The use of cards has overtaken cash for the first time
Plastic is now the most popular payment option in Australia, according to an RBA study.
Cash once played an important part in our everyday lives. Whether you were buying a coffee, paying for groceries or grabbing a train ticket (this is pre-Opal days, people), it wasn’t uncommon to use cash for the majority of our day-to-day payments.
However, the increased availability of contactless payment terminals and the ability to use a card for everyday costs means that Australians are using their cards to make payments more than ever. According to a study conducted by the Reserve Bank in 2016 and released this week, credit and debit cards have superseded cash as the most frequently used consumer payment for the first time. The study surveyed 1,500 participants as they collectively made 17,000 everyday payments during one week.
The study found that Australians use a card to cover 52% of consumer payments, with cash following at 37%. The use of cash has been declining steadily for years, with Australians using cash for 47% of payments in 2013 and 69% in 2007.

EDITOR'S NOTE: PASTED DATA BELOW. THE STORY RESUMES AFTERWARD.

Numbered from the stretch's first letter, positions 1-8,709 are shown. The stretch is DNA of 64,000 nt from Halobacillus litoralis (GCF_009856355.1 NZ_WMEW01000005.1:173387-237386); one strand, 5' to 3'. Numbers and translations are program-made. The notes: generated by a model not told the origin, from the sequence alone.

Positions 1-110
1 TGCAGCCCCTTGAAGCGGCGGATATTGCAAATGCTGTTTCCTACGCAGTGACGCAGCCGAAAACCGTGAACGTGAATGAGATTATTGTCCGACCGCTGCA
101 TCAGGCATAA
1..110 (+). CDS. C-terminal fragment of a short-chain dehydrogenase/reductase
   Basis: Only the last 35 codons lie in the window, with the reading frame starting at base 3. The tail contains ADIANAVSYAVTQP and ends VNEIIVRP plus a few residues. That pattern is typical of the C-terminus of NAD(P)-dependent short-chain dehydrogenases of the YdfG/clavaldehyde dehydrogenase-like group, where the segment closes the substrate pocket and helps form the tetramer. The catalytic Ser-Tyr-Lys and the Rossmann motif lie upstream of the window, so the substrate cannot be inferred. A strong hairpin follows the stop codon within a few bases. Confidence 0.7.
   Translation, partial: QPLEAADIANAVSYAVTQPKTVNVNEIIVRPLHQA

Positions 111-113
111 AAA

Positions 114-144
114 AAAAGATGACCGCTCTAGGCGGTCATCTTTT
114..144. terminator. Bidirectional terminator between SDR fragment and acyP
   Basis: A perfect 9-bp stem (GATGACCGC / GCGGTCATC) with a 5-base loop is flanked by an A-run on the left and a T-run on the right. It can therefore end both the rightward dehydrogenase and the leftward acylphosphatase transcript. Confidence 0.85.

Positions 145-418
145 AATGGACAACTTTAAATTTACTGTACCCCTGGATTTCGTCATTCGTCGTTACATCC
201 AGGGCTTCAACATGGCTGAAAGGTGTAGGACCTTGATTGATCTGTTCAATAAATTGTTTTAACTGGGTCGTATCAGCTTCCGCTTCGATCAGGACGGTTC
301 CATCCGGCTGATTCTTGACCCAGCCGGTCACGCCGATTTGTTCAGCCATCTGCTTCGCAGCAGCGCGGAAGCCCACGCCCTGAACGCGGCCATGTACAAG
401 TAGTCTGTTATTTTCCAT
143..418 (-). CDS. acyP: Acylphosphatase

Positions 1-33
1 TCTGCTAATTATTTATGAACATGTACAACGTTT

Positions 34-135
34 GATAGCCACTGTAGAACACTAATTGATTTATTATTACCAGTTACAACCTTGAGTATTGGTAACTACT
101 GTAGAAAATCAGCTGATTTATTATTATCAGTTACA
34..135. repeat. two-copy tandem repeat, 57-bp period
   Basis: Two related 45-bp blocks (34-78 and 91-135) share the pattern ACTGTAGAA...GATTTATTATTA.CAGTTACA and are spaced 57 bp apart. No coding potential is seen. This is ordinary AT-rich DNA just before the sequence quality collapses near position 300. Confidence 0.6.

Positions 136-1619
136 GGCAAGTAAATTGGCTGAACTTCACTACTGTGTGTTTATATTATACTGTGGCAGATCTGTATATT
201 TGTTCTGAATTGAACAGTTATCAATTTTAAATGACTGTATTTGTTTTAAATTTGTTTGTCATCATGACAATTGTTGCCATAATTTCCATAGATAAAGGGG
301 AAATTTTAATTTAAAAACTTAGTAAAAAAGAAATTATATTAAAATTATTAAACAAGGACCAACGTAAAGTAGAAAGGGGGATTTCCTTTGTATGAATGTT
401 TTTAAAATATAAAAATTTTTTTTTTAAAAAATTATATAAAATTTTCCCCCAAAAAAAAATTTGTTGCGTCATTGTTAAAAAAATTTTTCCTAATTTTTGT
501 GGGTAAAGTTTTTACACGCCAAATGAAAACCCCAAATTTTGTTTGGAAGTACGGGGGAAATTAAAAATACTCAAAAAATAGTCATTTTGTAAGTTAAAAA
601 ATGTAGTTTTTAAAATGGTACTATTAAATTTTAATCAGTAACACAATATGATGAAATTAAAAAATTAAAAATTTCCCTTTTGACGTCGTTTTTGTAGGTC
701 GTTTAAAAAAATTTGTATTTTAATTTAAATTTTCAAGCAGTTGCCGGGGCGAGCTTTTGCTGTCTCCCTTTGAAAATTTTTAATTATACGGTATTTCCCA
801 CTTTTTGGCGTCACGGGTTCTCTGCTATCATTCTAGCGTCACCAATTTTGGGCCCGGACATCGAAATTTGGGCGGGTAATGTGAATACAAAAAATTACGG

How Australians made payments in 2016The RBA has pointed out that credit and debit card use has increased nationwide over the last three years, but it’s especially noticeable at food retailers, public transport and taxis. The RBA also noted that the introduction of booking apps for ride-sharing services and taxis have also likely contributed to the rise of card payments.
This growing dependence on cards is evident across all age demographics as well. Consumers of all ages are using contactless cards more than they did three years ago, with nearly 60% of participants in 2016 making at least one contactless card payment during the week, compared with around one-third of participants in 2013.
Unsurprisingly, cash is still popular among older Australians. Participants aged 65 and over used physical money to make more than 50% of their payments in 2016, said the RBA.
Although we’ve seen many banks launching their own mobile payment apps or partnering with the likes of Apple Pay, Samsung Pay and Android Pay, mobile payments are still underused. According to the survey, nearly 90% of participants said they hadn’t used mobile payments and didn’t intend to. In a finder survey conducted in 2017, almost three out of four Australians also said they weren’t interested in using mobile payments.
However, the RBA concluded that it wouldn’t be shocked if electronic and mobile payments increase once the New Payments Platform is launched later this year. Until then, Australians will continue to tap and pay with their cards to maintain our position as the world leader in contactless payments.